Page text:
Updated: Feb 17
Franchises are becoming an increasingly widespread phenomenon and many people consider operating one. But are they right for everyone? Our article looks at the benefits and disadvantages of franchising, giving you a balanced view.
What is a franchise?
You may be shopping in one, eating in one or drinking coffee in one right now.
Figures from the British Franchising Association show that there are 930 franchise systems in operation in the UK. Within those systems, there are 39,000 franchised units and 561,000 people are employed, just under half of whom are in full-time employment. Franchising contributes £13.7 billion to the UK economy, which is almost 1% of GDP. There are about 22,400 franchisees and a quarter of them run multiple units.
What are the characteristics of a franchise?
A franchise must include a franchisor and at least one franchisee.
A franchisor is a person or business who sells the right to use its products or services to another person or business. They allow the franchisee to use a name which is associated with the franchisor, exercise continuing control over the franchisee and provide assistance to the franchisee (for example, advice on finding and acquiring premises).
The franchisee is the business or individual that purchases the rights to use the franchisor’s products or services. The franchisee will periodically have to make payments to the franchisor.
What are the advantages for the franchisor?
Franchising provides a business with the opportunity to secure distribution for its products or services more quickly than if it had to train up its own employees and develop its own internal marketing, sales and distribution organisation.
Using a franchisee’s capital will enable a business to expand more quickly than if it had to find the funds itself.
Many businesses involved in the supply of goods or services motivate their employees by linking their remuneration to sales. Franchising takes this one step further by linking the franchisee’s financial well-being to the success of the franchisor’s business.
Franchising a business may provide the franchisor with increased purchasing power and possibly reduced overheads, therefore increasing its profitability.
What are the disadvantages for the franchisor?
While a franchise agreement will impose substantial restrictions on the franchisees, it is important to remember that they will be independent third parties who will be seeking to maximise their own profits. This can sometimes happen at the expense of the franchisor.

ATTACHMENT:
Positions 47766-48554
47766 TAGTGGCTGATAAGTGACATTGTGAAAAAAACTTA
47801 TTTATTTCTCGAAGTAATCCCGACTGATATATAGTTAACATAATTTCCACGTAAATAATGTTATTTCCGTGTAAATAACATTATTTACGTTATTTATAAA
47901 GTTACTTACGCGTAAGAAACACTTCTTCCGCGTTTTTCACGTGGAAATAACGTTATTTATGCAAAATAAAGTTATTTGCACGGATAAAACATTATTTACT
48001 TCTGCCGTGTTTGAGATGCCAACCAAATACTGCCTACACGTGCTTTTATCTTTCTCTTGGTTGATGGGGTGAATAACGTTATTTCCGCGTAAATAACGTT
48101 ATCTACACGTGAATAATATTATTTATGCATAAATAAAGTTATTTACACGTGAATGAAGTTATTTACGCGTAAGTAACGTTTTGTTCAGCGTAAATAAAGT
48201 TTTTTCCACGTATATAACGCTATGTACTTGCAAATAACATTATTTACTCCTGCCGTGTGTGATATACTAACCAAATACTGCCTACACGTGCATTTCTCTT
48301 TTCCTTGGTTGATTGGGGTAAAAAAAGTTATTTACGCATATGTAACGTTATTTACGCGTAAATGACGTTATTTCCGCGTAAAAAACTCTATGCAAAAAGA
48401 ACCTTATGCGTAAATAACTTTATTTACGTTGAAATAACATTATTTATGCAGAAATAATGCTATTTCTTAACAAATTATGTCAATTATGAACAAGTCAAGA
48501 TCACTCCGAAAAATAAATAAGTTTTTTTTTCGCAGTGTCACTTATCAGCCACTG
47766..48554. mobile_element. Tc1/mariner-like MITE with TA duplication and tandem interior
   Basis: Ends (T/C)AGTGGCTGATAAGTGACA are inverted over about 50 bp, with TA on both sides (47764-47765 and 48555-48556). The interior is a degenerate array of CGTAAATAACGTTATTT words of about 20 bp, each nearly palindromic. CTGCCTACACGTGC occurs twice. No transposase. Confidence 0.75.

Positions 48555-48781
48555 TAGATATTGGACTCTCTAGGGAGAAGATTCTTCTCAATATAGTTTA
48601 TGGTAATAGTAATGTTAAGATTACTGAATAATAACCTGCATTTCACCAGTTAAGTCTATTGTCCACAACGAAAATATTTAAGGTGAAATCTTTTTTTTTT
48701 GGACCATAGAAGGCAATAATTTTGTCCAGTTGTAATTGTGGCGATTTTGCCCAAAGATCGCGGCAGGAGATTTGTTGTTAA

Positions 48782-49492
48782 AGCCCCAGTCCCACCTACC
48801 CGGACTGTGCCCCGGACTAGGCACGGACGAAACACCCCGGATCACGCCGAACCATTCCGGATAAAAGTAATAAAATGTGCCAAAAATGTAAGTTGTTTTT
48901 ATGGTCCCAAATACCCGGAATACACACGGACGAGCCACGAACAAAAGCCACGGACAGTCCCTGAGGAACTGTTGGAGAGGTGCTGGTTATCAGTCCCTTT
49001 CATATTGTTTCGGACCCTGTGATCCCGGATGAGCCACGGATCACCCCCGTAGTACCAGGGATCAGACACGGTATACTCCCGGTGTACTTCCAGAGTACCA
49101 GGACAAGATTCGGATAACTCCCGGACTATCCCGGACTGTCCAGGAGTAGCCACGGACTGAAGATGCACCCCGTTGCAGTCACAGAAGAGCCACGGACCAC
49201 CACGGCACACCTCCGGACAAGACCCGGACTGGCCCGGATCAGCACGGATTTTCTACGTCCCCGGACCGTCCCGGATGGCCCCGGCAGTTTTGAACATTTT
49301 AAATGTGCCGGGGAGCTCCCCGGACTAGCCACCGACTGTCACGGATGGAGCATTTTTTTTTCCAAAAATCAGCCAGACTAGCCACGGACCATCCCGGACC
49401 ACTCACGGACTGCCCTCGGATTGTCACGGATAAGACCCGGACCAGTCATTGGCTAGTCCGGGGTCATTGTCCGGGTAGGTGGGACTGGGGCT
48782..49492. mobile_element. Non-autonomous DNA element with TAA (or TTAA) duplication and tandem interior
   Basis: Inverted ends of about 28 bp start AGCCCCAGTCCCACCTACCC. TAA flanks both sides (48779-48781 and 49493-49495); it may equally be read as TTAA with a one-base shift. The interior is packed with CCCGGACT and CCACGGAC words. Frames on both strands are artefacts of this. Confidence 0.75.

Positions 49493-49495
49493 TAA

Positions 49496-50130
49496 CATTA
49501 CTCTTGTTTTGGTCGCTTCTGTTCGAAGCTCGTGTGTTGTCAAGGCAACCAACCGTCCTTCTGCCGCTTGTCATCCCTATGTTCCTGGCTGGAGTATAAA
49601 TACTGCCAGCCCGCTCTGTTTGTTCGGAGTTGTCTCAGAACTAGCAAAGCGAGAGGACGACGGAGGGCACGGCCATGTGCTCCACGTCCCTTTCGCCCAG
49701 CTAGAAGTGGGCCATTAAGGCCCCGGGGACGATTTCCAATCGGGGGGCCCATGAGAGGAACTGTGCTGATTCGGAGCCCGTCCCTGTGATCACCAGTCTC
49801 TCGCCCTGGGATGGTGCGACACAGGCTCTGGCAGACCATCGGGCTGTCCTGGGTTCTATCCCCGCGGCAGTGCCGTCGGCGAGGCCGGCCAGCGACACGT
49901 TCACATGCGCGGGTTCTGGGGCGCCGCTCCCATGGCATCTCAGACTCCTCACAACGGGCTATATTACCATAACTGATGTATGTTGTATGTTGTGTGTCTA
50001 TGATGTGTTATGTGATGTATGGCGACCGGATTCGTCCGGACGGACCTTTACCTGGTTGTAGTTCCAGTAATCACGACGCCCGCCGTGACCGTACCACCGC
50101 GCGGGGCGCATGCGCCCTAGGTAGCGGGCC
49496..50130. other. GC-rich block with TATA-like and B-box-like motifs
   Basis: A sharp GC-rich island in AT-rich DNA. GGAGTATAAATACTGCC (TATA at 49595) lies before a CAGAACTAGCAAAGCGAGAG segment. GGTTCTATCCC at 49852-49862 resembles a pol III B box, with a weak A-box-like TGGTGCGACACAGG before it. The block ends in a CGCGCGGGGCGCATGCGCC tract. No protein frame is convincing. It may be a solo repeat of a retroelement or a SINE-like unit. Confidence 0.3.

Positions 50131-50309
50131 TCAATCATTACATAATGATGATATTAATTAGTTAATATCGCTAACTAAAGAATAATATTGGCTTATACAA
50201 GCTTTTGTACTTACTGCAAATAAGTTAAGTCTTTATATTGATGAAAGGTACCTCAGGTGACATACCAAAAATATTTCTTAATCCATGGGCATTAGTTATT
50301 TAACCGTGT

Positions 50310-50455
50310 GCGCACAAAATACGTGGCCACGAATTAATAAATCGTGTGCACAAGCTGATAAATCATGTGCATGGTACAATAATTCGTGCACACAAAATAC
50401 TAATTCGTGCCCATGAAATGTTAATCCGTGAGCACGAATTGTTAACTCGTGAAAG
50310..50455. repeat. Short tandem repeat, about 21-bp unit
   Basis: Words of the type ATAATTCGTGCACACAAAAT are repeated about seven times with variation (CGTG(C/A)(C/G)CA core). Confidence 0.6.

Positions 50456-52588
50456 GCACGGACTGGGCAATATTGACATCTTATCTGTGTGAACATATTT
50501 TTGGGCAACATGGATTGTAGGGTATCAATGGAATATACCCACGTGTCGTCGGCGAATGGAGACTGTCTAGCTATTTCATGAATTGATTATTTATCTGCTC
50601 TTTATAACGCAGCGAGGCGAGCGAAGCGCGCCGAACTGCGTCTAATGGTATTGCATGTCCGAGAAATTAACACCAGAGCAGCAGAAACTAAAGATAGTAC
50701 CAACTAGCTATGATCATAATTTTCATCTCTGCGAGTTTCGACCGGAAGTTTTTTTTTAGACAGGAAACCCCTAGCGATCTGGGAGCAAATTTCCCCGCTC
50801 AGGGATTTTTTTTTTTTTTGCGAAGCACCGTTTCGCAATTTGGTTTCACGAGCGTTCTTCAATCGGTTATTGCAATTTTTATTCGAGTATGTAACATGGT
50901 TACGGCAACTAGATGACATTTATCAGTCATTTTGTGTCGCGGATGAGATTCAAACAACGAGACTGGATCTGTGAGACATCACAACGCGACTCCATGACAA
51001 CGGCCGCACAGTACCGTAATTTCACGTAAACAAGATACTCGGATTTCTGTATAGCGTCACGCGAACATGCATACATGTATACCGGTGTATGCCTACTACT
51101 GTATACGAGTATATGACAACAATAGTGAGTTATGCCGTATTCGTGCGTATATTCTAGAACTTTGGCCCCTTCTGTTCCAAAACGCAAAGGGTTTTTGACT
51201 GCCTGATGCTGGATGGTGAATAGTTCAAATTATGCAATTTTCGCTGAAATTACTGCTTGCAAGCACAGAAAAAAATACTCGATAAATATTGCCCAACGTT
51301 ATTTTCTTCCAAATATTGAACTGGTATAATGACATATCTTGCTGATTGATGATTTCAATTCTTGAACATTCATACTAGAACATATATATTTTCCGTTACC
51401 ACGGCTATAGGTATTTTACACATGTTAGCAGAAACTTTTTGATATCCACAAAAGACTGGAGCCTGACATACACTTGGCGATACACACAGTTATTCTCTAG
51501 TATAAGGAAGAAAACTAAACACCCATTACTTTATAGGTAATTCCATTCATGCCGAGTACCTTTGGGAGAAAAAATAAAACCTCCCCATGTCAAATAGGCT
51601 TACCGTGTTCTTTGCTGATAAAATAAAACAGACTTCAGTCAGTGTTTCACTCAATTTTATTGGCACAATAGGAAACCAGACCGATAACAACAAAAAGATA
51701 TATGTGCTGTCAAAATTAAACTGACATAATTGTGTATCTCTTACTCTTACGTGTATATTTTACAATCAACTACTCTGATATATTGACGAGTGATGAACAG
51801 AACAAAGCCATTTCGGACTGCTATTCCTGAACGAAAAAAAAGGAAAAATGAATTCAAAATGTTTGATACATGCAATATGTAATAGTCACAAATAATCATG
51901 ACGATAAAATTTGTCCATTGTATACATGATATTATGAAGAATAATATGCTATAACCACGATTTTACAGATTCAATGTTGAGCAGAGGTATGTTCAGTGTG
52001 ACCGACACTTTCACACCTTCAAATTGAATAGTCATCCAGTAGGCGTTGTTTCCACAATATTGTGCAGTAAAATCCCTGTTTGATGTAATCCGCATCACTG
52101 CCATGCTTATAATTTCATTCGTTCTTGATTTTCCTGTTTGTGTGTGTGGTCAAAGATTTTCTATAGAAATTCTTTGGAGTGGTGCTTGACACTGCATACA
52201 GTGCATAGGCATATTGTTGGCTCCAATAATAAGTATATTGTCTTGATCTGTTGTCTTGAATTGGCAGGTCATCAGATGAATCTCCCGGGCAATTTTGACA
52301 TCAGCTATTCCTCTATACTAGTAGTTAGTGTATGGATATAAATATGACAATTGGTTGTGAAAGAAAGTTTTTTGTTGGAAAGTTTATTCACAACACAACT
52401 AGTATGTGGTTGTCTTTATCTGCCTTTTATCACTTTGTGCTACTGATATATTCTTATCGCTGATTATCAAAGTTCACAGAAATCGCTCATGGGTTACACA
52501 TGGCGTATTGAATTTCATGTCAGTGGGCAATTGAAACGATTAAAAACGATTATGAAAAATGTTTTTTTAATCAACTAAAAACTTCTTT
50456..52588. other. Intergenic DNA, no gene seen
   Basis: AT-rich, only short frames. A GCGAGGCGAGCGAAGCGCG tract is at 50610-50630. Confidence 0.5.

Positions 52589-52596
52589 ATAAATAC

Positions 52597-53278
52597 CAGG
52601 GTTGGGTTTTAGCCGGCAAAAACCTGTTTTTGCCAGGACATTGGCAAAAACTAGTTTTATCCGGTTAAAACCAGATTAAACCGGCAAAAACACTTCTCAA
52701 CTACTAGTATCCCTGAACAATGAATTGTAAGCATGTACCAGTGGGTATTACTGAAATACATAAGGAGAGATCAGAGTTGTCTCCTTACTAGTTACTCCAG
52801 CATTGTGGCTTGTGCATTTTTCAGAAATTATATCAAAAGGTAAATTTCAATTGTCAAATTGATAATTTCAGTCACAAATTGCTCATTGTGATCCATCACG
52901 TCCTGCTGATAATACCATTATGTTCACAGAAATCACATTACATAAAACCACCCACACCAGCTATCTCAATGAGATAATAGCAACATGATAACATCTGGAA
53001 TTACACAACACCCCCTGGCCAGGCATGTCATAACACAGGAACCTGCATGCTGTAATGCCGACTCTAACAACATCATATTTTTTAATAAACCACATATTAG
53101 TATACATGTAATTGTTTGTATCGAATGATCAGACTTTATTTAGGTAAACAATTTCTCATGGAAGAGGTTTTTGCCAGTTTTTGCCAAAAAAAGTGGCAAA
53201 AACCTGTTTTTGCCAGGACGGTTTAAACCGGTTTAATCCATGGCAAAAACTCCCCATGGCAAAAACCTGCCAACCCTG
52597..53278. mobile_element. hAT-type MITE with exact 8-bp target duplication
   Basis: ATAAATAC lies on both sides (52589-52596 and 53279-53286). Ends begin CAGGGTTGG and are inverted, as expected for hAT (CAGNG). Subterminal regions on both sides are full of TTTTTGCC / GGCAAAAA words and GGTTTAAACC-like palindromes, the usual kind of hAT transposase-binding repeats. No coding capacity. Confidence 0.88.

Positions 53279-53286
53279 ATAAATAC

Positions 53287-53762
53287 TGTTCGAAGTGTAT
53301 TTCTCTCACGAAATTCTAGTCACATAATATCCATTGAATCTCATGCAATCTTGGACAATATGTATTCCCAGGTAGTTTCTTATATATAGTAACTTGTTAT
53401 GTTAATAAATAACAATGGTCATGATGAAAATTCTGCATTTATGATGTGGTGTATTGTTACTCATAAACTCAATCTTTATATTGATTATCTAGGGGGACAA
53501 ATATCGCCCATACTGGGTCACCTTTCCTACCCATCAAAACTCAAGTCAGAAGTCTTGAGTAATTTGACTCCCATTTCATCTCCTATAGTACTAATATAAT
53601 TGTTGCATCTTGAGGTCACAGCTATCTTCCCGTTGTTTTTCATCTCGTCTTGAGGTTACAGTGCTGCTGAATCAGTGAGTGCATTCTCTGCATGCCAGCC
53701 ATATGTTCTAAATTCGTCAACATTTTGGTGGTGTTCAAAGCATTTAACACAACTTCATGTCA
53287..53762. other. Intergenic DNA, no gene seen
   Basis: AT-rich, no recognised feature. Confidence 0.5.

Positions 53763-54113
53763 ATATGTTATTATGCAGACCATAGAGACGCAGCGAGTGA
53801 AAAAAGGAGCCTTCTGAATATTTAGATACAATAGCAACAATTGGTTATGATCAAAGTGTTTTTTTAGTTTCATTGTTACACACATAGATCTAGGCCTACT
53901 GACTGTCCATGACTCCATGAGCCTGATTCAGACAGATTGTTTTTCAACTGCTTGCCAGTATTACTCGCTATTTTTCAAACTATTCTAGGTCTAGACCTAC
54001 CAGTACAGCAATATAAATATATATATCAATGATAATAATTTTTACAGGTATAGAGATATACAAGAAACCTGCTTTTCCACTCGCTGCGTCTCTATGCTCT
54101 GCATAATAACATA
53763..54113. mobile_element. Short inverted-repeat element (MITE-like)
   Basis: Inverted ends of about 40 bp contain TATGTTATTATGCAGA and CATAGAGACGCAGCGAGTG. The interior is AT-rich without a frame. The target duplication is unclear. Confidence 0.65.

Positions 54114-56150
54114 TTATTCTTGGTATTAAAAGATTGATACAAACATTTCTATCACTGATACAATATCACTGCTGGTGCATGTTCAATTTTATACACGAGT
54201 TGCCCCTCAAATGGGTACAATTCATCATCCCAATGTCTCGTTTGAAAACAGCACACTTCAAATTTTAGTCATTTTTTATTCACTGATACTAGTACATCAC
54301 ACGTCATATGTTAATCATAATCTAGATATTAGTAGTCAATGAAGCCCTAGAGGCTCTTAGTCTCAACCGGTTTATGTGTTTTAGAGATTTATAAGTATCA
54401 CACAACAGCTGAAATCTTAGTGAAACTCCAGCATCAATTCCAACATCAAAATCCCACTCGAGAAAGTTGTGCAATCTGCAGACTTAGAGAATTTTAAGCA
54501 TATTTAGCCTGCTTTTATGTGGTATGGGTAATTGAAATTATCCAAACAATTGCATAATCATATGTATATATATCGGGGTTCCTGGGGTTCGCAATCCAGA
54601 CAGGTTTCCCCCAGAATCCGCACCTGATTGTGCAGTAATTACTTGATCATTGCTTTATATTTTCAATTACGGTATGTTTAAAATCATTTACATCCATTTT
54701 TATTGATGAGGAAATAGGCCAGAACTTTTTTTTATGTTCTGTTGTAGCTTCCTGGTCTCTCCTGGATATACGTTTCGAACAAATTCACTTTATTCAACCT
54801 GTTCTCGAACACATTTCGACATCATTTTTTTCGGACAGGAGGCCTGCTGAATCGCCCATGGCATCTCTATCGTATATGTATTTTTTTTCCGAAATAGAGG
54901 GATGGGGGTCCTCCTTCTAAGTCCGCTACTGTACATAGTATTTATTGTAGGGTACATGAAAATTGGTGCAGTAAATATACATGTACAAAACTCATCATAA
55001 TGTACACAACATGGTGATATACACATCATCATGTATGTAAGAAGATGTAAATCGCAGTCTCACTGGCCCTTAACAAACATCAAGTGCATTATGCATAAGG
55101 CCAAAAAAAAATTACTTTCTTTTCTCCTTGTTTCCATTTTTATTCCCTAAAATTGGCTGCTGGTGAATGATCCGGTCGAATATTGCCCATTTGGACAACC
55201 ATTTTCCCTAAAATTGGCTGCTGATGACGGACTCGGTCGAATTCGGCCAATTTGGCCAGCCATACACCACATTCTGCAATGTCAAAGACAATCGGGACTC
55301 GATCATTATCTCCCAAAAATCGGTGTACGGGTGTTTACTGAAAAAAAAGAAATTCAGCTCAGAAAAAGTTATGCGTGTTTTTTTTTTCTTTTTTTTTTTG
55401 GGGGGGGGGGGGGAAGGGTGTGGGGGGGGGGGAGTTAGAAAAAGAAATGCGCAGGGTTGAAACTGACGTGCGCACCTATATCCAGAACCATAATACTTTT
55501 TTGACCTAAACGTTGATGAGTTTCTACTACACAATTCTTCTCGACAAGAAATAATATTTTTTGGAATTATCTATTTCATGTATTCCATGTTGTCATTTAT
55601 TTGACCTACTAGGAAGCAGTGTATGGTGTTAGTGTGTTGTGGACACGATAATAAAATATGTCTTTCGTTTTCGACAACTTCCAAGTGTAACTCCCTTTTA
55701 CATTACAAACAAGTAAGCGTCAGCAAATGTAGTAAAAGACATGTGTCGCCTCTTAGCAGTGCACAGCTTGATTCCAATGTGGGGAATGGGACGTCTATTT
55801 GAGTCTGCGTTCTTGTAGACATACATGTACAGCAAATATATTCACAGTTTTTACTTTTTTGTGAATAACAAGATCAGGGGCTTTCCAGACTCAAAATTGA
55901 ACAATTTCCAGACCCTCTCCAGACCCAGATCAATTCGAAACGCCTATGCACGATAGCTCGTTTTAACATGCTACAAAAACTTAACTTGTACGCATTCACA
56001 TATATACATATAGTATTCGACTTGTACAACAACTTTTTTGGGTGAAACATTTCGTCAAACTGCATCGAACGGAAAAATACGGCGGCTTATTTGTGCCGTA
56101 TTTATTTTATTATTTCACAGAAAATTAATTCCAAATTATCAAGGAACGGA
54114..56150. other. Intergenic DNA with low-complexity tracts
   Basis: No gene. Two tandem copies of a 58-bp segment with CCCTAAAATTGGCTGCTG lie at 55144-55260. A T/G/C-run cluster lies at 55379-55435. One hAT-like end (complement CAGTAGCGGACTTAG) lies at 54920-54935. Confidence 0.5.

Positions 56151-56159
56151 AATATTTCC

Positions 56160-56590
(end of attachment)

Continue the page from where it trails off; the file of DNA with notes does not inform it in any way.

Part of the profits the franchisor makes will be used to support the franchisee’s business.
By involving a third party, the franchisor will have to divulge substantial know-how and information concerning its business. Although a franchise agreement will contain restrictions on the franchisees’ ability to make use of this information for their own purposes, it is often hard to enforce these types of provisions in practice.
The business skills required to control franchisees and provide back-up are different from those involved in operating a business with its own employees.
A franchisor may owe a duty of care to its franchisees and prospective franchisees. The High Court has held that a franchisor must ensure that when they provide advice to a prospective franchisee, they must do so with due skill and care (MGB Printing and Design Limited v Kall Kwik UK Limited (2010)).
What are the advantages for the franchisee?
A franchisee has a certain amount of independence in the way that they operate their business; theirs is a freer relationship than might be the case between an employer and employee.
Because a franchisor provides an established product with existing brand recognition, the franchisee benefits from a customer base that would otherwise take them years to build up. When combined with the support that a franchisor can offer, including site selection, financing, training and advertising, this can greatly increase the chances of the franchisee succeeding.
What are the disadvantages for the franchisee?
The franchisee will never enjoy complete independence in the way that they run their business. They are obliged by the procedures and restrictions of the franchise agreement to operate in a particular way. Such restrictions can include the types of products or services that can be provided, the prices that can be charged and the geographic area in which the franchisee can operate.
Franchisees must also pay out an initial fee to purchase the franchise, as well as ongoing royalties and advertising fees. The duration of a franchise agreement is often limited and a franchisee may well have little input into the terms of a termination.
It is crucial for both franchisor and franchisee to ensure that they have any franchise agreement drafted and checked by legal representatives. To get a franchise agreement drafted by a team of highly-skilled civil and contractual solicitors, email email@example.com
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